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BioMed Research International
Volume 2013 (2013), Article ID 876314, 14 pages
Research Article

Influenza Virus Specific CD8+ T Cells Exacerbate Infection Following High Dose Influenza Challenge of Aged Mice

1Wistar Institute, Philadelphia, PA 19104, USA
2Drexel University, Philadelphia, PA 19104, USA
3Columbia University, New York, NY 10027, USA
4Graduate Group of the University of Pennsylvania, Philadelphia, PA 19104, USA
5Cheyney University, Thornbury Township, PA 19139, USA
6Boehringer Ingelheim GMBH, Ridgefield, CT D6877, USA
7Department of Microbiology and Institute for Immunology, University of Pennsylvania, Philadelphia, PA 19104, USA

Received 3 April 2013; Revised 3 June 2013; Accepted 4 June 2013

Academic Editor: Kelvin To

Copyright © 2013 E. M. Parzych et al. This is an open access article distributed under the Creative Commons Attribution License, which permits unrestricted use, distribution, and reproduction in any medium, provided the original work is properly cited.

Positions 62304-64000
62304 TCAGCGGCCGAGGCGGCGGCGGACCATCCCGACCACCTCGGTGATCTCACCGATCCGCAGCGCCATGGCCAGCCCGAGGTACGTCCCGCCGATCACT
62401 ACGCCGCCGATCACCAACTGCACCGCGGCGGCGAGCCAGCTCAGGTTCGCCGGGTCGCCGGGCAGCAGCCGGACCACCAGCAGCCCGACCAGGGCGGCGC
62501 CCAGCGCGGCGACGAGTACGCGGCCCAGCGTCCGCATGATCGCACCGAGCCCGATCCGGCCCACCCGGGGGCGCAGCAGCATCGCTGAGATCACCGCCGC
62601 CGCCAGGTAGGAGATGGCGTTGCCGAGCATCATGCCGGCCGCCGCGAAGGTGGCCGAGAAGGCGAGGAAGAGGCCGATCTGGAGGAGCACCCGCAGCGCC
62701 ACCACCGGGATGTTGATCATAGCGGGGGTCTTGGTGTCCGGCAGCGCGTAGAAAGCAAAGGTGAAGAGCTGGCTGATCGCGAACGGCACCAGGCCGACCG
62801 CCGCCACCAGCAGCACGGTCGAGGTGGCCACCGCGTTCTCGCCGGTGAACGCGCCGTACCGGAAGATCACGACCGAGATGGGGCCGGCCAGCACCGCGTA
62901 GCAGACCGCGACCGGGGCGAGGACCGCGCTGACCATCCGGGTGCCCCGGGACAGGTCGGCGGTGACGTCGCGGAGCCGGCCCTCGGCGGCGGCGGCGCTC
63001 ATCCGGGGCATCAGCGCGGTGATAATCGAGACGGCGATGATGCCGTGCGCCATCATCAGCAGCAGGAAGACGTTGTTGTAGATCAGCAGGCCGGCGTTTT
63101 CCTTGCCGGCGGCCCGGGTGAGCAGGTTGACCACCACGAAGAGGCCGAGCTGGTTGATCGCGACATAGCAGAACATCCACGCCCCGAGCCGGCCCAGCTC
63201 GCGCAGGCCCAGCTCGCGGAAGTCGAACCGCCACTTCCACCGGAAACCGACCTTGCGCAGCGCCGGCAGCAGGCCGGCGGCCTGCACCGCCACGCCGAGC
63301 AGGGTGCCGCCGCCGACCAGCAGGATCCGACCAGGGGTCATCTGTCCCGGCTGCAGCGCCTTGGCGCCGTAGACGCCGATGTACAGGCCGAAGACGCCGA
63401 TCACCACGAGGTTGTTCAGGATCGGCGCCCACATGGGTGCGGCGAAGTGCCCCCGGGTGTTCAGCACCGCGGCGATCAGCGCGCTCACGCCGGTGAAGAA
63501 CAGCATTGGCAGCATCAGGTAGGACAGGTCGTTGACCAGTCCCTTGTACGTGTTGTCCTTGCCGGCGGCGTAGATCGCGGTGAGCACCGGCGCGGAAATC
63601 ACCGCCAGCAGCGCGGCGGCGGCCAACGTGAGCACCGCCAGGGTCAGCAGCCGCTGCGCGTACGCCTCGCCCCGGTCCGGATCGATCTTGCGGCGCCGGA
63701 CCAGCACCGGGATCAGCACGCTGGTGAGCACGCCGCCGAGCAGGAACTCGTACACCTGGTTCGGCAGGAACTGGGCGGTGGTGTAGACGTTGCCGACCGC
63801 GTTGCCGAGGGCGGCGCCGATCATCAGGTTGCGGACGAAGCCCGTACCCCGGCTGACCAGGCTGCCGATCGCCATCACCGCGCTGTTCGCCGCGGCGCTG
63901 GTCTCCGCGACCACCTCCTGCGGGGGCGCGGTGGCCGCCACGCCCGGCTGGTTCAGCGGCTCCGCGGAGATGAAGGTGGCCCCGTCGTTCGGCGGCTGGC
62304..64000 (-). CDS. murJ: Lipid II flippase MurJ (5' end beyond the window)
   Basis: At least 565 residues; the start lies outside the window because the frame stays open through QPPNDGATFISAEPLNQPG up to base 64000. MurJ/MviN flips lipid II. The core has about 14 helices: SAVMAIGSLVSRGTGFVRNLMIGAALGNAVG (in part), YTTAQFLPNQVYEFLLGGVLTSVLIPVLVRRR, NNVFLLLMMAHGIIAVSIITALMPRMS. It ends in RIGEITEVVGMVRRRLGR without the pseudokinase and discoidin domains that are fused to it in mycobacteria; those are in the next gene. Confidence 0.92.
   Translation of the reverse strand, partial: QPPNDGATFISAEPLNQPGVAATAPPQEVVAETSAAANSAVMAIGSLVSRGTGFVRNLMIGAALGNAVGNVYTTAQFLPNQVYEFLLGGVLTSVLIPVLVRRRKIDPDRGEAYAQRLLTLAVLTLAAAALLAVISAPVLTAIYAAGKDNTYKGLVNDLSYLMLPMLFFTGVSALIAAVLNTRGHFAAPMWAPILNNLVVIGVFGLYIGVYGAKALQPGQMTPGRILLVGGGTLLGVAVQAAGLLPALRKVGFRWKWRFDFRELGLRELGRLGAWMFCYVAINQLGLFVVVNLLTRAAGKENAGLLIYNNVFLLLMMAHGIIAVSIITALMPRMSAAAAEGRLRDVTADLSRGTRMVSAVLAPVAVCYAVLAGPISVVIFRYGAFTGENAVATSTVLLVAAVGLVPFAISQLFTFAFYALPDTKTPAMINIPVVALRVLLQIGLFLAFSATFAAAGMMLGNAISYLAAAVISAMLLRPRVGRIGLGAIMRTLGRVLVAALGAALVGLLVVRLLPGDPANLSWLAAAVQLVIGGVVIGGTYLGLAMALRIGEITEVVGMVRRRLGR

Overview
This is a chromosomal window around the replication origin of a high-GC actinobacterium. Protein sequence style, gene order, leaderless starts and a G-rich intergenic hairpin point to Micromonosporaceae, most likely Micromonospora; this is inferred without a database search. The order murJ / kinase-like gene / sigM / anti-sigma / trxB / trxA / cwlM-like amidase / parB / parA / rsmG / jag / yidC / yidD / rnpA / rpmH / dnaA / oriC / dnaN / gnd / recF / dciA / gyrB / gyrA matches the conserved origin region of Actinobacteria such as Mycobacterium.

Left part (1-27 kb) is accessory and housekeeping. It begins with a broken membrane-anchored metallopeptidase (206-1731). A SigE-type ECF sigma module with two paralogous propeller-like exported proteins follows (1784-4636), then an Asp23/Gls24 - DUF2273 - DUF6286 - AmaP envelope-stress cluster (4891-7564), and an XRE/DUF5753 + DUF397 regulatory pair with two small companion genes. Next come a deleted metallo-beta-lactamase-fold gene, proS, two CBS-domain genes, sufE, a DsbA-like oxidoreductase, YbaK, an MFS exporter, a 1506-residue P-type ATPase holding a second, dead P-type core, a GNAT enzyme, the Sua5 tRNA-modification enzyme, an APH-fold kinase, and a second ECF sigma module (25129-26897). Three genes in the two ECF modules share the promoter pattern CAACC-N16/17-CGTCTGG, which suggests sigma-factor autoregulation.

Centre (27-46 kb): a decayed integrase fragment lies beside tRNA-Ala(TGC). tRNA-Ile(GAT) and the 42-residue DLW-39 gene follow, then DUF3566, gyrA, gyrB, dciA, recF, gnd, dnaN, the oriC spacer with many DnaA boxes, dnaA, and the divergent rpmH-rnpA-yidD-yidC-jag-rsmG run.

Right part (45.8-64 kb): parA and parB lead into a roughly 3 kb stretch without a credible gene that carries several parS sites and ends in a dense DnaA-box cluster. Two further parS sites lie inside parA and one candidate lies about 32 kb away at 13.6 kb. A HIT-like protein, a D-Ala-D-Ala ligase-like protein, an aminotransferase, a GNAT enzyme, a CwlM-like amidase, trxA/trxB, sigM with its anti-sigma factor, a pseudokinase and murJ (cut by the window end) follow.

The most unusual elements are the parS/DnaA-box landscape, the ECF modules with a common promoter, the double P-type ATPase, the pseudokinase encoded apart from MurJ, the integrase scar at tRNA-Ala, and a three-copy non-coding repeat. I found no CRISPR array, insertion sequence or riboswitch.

Influenza viruses cause severe illnesses and death, mainly in the aged population. Protection afforded by licensed vaccines through subtype-specific neutralizing antibodies is incomplete, especially when the vaccine antigens fail to closely match those of the circulating viral strains. Efforts are underway to generate a so-called universal influenza vaccine expressing conserved viral sequences that induce broad protection to multiple strains of influenza virus through the induction of CD8+ T cells. Here we assess the effect of a potent antiviral CD8+ T cell response on influenza virus infection of young and aged mice. Our results show that CD8+ T cell-inducing vaccines can provide some protection to young mice, but they exacerbate influenza virus-associated disease in aged mice, causing extensive lung pathology and death.